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Genetic engineering ?

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Genetic engineering ?
Post by TangoLima   » Mon Oct 02, 2017 7:18 pm

TangoLima
Commander

Posts: 157
Joined: Wed Sep 13, 2017 2:54 pm

I am having difficulty understanding what constitutes
'genetic engineering', the term seem vague and generic.

How is ‘genetic engineering’ defined in the Honorverse ?
Is it any procedure that violates the Beowulf code ?
Is removing disease states from a genome, ala Ally & Grayson considered 'genetic engineering' ?
Is prolong considered ‘genetic engineering’ ?
Is it only something the MAlignment does, or can do ?

I’d like himself to weigh in on this, but ‘tis a wee hope at best.
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Re: Genetic engineering ?
Post by runsforcelery   » Mon Oct 02, 2017 8:24 pm

runsforcelery
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Posts: 1889
Joined: Sun Aug 09, 2009 11:39 am
Location: South Carolina

TangoLima wrote:I am having difficulty understanding what constitutes
'genetic engineering', the term seem vague and generic.

How is ‘genetic engineering’ defined in the Honorverse ?
Is it any procedure that violates the Beowulf code ?
Is removing disease states from a genome, ala Ally & Grayson considered 'genetic engineering' ?
Is prolong considered ‘genetic engineering’ ?
Is it only something the MAlignment does, or can do ?

I’d like himself to weigh in on this, but ‘tis a wee hope at best.



Actually, I have on several threads.


"Oh, bother!" said Pooh, as Piglet came back from the dead.
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Re: Genetic engineering ?
Post by MaxxQ   » Mon Oct 02, 2017 9:17 pm

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TangoLima wrote:I am having difficulty understanding what constitutes
'genetic engineering', the term seem vague and generic.

How is ‘genetic engineering’ defined in the Honorverse ?
Is it any procedure that violates the Beowulf code ?
Is removing disease states from a genome, ala Ally & Grayson considered 'genetic engineering' ?
Is prolong considered ‘genetic engineering’ ?
Is it only something the MAlignment does, or can do ?

I’d like himself to weigh in on this, but ‘tis a wee hope at best.


As far as I'm concerned, the term "genetic engineering" is defined as anything that occurs to actively change (outside of natural causes such as radiation, cosmic rays, etc.) the genetic code of whatever life form is being genetically manipulated.

So, crossbreeding a pair or several varieties of rose to make a new color is genetic engineering at a very basic level. Corn was bred to produce larger ears, with more kernels, as was wheat, and of course, Mendel's peas.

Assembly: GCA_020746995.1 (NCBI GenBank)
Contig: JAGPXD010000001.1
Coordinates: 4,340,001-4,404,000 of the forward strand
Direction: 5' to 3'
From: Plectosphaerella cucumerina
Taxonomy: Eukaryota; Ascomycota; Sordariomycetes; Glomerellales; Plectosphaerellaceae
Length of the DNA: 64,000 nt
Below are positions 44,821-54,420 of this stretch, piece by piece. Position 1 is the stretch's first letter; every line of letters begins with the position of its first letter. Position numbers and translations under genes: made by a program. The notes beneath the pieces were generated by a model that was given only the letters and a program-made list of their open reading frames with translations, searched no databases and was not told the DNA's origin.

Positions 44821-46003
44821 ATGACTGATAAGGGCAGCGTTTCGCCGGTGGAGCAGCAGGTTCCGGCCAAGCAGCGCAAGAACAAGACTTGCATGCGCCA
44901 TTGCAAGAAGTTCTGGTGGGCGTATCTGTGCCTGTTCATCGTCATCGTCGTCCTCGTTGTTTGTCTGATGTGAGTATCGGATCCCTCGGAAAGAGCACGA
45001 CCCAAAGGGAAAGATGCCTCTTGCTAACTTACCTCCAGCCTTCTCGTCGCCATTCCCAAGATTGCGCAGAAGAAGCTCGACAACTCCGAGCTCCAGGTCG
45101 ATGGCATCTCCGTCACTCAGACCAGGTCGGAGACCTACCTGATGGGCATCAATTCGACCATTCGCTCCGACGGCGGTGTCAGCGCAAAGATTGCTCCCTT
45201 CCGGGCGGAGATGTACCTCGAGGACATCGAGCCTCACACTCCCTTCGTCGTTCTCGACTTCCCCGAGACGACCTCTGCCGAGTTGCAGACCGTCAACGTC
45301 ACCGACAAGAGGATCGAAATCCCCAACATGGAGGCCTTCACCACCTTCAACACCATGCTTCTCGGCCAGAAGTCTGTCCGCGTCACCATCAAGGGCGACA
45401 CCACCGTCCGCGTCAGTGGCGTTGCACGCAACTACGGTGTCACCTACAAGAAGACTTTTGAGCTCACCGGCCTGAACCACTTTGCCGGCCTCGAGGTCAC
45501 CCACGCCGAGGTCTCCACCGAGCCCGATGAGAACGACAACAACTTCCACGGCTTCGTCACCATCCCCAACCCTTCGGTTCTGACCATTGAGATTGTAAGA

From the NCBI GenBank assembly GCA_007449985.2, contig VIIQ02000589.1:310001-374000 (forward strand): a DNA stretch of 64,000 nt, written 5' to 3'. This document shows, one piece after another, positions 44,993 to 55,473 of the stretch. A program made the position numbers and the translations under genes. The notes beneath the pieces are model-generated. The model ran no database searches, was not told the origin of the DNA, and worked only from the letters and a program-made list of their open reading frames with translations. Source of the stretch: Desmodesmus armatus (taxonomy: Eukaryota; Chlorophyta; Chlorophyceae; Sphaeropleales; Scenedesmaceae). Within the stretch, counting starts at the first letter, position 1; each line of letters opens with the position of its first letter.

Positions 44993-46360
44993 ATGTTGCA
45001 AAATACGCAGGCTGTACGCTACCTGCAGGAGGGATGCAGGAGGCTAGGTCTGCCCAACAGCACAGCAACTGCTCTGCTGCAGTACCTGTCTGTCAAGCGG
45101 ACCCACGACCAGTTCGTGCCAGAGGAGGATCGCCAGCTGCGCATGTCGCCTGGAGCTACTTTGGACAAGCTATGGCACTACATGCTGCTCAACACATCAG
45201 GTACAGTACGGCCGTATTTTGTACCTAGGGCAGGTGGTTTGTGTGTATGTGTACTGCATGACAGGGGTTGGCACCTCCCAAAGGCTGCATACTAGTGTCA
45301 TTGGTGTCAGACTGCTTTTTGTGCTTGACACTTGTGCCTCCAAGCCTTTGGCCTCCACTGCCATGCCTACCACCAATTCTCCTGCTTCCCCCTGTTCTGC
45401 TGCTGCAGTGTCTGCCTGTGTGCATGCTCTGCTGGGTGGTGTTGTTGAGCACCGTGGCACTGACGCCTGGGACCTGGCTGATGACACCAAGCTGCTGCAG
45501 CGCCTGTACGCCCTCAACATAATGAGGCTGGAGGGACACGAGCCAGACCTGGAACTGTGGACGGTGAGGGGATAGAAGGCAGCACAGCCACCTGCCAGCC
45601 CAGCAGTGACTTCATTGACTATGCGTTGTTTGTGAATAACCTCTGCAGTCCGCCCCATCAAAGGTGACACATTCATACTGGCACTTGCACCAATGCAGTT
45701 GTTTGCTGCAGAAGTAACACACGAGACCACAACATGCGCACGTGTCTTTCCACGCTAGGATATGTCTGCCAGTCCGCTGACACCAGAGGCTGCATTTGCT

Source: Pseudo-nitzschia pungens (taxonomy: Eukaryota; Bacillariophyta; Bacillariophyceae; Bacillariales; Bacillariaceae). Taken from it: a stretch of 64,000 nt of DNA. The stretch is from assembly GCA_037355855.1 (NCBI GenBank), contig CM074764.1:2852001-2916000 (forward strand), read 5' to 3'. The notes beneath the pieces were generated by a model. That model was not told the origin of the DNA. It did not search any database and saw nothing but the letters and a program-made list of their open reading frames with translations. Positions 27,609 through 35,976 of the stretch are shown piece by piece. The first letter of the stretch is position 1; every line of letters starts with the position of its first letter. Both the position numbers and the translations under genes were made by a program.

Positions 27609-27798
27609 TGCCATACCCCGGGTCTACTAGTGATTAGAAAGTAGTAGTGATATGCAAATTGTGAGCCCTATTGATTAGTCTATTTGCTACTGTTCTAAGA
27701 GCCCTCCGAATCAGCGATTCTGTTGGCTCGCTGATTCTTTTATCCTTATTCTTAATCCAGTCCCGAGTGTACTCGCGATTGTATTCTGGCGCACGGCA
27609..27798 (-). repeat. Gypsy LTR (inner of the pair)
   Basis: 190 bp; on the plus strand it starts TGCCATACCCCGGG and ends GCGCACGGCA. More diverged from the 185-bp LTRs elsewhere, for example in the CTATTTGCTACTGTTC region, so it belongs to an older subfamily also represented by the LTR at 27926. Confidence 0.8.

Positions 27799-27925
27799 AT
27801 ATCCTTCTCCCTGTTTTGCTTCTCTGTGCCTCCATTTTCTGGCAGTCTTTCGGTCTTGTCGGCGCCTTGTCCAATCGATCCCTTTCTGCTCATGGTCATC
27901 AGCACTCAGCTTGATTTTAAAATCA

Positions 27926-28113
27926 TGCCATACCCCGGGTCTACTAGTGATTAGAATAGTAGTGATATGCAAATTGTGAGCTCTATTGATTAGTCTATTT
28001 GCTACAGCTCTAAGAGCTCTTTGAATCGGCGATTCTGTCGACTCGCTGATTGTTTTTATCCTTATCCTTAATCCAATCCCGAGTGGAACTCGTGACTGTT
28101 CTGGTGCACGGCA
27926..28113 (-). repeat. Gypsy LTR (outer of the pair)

Breeding wolves until you get the modern (many varieties of) dog is genetic engineering.

Fiddling about directly with actual DNA to produce larger fruit, veggies, cattle, chickens, or whatever is also genetic engineering.

If a change occurs that's not the result of radiation, naturally occurring toxic materials, cosmic rays, or other natural phenomena, then, IMO, it's genetic engineering.

Not that I'm against it. As long as the researcher doesn't go all Dr. Moreau, and safeguards are taken to prevent runaway... things... , then I have no issues. Can't say I've ever had GMO foods, but I doubt they're all as bad as people seem to think they are. Food is food, and I couldn't care less if it's all-natural home-cooked French cuisine, or if it comes out of a can.
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Re: Genetic engineering ?
Post by roseandheather   » Mon Oct 02, 2017 10:21 pm

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MaxxQ wrote:
As far as I'm concerned, the term "genetic engineering" is defined as anything that occurs to actively change (outside of natural causes such as radiation, cosmic rays, etc.) the genetic code of whatever life form is being genetically manipulated.

So, crossbreeding a pair or several varieties of rose to make a new color is genetic engineering at a very basic level. Corn was bred to produce larger ears, with more kernels, as was wheat, and of course, Mendel's peas.

Breeding wolves until you get the modern (many varieties of) dog is genetic engineering.

Fiddling about directly with actual DNA to produce larger fruit, veggies, cattle, chickens, or whatever is also genetic engineering.

If a change occurs that's not the result of radiation, naturally occurring toxic materials, cosmic rays, or other natural phenomena, then, IMO, it's genetic engineering.

Not that I'm against it. As long as the researcher doesn't go all Dr. Moreau, and safeguards are taken to prevent runaway... things... , then I have no issues. Can't say I've ever had GMO foods, but I doubt they're all as bad as people seem to think they are. Food is food, and I couldn't care less if it's all-natural home-cooked French cuisine, or if it comes out of a can.


Oh, you've had GMO foods. Trust me. Virtually all commercial crops in America have been genetically modified. Given your definition, everything you've ever eaten has. For instance, carrots used to be purple, and the modern banana is almost unrecognizable compared to its wild ancestor.

(This is biology. We're in my scientific playground now. :D )
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Re: Genetic engineering ?
Post by MaxxQ   » Mon Oct 02, 2017 11:45 pm

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roseandheather wrote:
MaxxQ wrote:
As far as I'm concerned, the term "genetic engineering" is defined as anything that occurs to actively change (outside of natural causes such as radiation, cosmic rays, etc.) the genetic code of whatever life form is being genetically manipulated.

So, crossbreeding a pair or several varieties of rose to make a new color is genetic engineering at a very basic level. Corn was bred to produce larger ears, with more kernels, as was wheat, and of course, Mendel's peas.